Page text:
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Some train passengers died, gathering details: Rail Board Chairman

Friday - May 29, 2020 9:03 pm , Category : HEALTH
New Delhi, May 29 (IANS) Facing public anger over the death of a few passengers travelling in Shramik Special trains, Railway Board Chairman V.K. Yadav on Friday said that "some people have died during the train journeys and Railways is gathering details".
Addressing a press conference here, Yadav however said that doctors can tell the exactly whether the deaths were due to hunger or any disease.
"It would be insensitive to say, without any investigation, that these deaths were on account of starvation," Yadav said.
The railways has faced criticism after a video of a toddler trying to wake up his dead mother at Bihar's Muzaffarpur railway station on May 25 went viral on social media.
Yadav said that states have been provided with as many trains as they demanded. "On Thursday only, we ran 137 trains for migrant workers across the country," he said.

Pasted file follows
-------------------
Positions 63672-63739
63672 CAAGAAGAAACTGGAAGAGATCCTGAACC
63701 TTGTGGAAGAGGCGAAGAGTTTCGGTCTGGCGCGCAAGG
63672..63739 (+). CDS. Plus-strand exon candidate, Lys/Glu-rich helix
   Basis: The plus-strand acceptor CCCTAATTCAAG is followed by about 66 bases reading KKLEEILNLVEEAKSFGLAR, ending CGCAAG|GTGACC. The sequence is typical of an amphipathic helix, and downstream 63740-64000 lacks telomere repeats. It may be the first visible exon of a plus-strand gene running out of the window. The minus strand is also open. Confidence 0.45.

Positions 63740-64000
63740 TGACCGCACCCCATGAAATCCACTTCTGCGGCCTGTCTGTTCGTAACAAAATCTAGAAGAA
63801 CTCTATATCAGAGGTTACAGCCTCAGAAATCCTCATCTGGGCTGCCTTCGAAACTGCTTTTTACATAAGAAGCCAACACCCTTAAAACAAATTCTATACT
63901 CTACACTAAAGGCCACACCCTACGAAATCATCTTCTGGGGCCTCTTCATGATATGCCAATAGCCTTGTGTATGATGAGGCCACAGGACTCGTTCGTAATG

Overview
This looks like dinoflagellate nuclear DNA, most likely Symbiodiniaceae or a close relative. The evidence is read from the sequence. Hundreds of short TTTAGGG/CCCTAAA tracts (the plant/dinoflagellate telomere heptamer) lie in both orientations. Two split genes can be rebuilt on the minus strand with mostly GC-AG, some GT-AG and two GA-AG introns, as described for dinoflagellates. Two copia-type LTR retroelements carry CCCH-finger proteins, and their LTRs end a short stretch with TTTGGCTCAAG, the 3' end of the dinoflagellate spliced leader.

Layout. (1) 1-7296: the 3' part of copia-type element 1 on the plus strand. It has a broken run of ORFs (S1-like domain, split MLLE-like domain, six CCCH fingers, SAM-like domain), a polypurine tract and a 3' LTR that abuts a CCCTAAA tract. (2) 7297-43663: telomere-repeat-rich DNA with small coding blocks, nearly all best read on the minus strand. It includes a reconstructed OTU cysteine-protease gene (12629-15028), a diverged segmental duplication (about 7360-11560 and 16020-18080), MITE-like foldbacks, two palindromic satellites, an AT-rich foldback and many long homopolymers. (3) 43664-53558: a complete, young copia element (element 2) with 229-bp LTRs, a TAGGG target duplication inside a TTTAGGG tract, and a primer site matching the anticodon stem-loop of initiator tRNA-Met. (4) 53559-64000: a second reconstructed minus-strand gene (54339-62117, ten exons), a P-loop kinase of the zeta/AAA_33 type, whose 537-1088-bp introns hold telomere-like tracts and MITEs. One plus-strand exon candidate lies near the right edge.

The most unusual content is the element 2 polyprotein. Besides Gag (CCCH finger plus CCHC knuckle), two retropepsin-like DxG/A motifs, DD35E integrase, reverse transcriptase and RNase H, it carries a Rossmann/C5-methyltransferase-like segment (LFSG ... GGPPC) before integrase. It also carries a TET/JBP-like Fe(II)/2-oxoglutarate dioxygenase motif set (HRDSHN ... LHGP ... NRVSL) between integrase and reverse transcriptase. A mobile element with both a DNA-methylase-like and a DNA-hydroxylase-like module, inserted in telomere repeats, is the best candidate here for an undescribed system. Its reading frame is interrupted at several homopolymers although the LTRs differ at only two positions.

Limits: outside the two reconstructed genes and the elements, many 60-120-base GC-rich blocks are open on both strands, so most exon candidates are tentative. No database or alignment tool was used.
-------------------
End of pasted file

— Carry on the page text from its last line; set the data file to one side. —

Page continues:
"Slowly, it seems like the demand (for Shramik trains) from originating states is coming down," Yadav said, adding that as of last week, originating states had indicated a demand for 923 such trains, which had come down to 449 trains as of Thursday.
"These trains, however, will continue to operate as long as all migrants are not sent back to their home states," he said.
As for passengers snatching packets of snacks at railway stations, Yadav said: "The incidents of migrants getting into scuffles for food on these trains have happened only in two to three per cent of these trains. We are monitoring each and every train for water and food supply."
Yadav said that railways is trying its best to make trains available at very short notice from state governments.
"In this difficult phase, railways is trying its best. As many as 12 lakh railway employees are working to make every train reach its destination on time," the Board Chairman said.
He said that railways is charging only 15 per cent of the operation cost of these special trains as passenger fares from states and asserted that if railways ran these trains for free, it would become "difficult to manage them".

--IANS aks/tsb